Cellular responses of hyaluronic acid-coated chitosan nanoparticles†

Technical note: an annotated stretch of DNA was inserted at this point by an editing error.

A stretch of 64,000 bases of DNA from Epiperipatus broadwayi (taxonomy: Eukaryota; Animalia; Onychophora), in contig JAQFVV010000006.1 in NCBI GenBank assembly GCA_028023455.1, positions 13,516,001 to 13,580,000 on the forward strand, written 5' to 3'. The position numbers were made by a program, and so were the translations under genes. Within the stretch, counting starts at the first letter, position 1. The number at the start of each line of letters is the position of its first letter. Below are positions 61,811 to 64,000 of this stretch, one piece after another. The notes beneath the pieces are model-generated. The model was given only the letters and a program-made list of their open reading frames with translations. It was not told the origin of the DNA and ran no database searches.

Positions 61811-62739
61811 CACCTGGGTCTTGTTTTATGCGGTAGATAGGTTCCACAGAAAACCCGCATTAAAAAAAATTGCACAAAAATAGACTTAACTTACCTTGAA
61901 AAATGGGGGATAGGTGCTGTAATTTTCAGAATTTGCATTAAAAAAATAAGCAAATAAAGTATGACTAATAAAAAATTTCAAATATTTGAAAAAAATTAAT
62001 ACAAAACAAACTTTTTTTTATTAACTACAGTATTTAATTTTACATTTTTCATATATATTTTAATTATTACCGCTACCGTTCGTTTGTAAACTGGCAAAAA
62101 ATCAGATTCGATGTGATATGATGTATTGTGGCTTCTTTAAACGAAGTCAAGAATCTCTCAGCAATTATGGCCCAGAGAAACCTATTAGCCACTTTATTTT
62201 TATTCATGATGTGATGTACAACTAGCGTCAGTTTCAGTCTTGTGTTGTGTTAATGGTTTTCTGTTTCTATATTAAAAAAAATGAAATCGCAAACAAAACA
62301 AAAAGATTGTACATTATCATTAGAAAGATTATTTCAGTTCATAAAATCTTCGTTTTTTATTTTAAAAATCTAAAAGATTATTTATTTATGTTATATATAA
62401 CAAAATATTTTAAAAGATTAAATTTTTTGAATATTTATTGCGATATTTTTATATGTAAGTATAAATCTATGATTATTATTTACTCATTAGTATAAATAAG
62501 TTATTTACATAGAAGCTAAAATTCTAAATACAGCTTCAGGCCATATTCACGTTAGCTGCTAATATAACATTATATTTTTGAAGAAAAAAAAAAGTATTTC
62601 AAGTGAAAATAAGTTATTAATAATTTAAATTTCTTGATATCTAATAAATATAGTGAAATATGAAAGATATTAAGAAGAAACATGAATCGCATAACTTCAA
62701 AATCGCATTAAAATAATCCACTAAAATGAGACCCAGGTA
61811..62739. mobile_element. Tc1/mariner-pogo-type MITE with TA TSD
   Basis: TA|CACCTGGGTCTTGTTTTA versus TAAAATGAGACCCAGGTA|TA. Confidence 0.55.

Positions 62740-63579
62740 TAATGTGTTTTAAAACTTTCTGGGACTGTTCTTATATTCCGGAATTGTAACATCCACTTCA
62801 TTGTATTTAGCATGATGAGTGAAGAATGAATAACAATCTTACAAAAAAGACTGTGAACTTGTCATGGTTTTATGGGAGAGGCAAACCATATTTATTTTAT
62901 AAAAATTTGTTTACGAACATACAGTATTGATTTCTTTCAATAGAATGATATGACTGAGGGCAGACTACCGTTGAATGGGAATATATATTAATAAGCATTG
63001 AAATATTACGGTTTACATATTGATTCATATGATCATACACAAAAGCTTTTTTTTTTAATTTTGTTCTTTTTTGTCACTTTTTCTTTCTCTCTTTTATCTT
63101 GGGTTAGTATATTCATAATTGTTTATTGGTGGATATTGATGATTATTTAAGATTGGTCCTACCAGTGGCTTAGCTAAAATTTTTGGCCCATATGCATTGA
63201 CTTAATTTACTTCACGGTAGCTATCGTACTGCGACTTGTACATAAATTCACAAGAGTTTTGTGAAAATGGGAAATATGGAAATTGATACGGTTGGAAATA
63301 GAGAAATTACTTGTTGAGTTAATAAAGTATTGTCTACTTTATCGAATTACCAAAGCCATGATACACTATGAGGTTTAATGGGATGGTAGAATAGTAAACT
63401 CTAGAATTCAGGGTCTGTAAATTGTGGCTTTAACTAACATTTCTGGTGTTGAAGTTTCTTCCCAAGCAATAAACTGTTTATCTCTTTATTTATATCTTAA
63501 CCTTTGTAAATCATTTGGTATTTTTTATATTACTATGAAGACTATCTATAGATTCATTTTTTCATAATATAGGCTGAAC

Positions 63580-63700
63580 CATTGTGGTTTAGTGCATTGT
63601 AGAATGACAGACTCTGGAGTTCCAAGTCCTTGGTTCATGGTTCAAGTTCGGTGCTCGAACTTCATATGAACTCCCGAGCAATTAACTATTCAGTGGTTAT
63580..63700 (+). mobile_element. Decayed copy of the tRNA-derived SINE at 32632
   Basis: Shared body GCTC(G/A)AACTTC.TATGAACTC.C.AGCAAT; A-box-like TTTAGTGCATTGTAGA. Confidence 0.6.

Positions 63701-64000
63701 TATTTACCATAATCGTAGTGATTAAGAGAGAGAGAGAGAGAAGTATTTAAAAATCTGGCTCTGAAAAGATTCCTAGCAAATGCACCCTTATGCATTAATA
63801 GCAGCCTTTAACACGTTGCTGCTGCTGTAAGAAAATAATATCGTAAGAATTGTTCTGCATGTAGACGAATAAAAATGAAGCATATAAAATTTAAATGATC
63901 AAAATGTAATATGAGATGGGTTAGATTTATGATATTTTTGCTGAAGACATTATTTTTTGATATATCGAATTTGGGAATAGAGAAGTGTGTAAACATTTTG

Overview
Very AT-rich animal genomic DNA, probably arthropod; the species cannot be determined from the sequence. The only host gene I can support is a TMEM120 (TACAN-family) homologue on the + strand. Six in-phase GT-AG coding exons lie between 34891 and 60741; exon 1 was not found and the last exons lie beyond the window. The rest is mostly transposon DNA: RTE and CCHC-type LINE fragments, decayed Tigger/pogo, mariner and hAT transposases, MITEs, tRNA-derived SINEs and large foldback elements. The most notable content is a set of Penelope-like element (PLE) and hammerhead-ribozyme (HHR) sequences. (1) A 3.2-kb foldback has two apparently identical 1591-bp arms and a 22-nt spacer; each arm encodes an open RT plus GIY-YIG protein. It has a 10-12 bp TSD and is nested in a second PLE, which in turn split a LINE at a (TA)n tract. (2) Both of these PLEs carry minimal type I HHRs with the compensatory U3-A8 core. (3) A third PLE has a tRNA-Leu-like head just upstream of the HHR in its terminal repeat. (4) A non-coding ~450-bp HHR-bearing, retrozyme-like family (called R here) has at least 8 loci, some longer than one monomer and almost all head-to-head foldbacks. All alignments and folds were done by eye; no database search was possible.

In recent years, nanotechnology has been proven to offer promising biomedical applications for in vivo diagnostics and drug delivery, stressing the importance of thoroughly investigating the biocompatibility of potentially translatable nanoparticles (NPs). Herein, we report the cellular responses of uncoated chitosan NPs (CS NPs) and hyaluronic acid-coated chitosan NPs (HA-CS NPs) when introduced into Chinese hamster ovary cells (CHO-K1) in a dose-dependent manner (2.5, 0.25, 0.025, 0.0025, and 0.00025 mg mL−1) at two time points (24 and 48 h). MTS assay, cell proliferation, showed a decrease in the viability of cells when treated with 0.25 and 2.5 mg mL−1 CS NPs. When exposed to high doses of CS NPs, the lactate dehydrogenase (LDH) enzyme started to leak out of the cells and the cellular levels of mitochondrial potentials were significantly reduced accompanied by a high production of intracellular reactive oxygen species (ROS). Our study provides molecular evidence of the biocompatibility offered by HA-CS NPs, through ROS scavenging capabilities rescuing cells from the oxidative stress, showing no observed cellular stress and thereby revealing the promising effect of anionic hyaluronic acid to significantly reduce the cytotoxicity of CS NPs. Our findings are important to accelerate the translation and utilization of HA-CS NPs in drug delivery, demonstrating the pronounced effect of surface modifications on modulating the biological responses.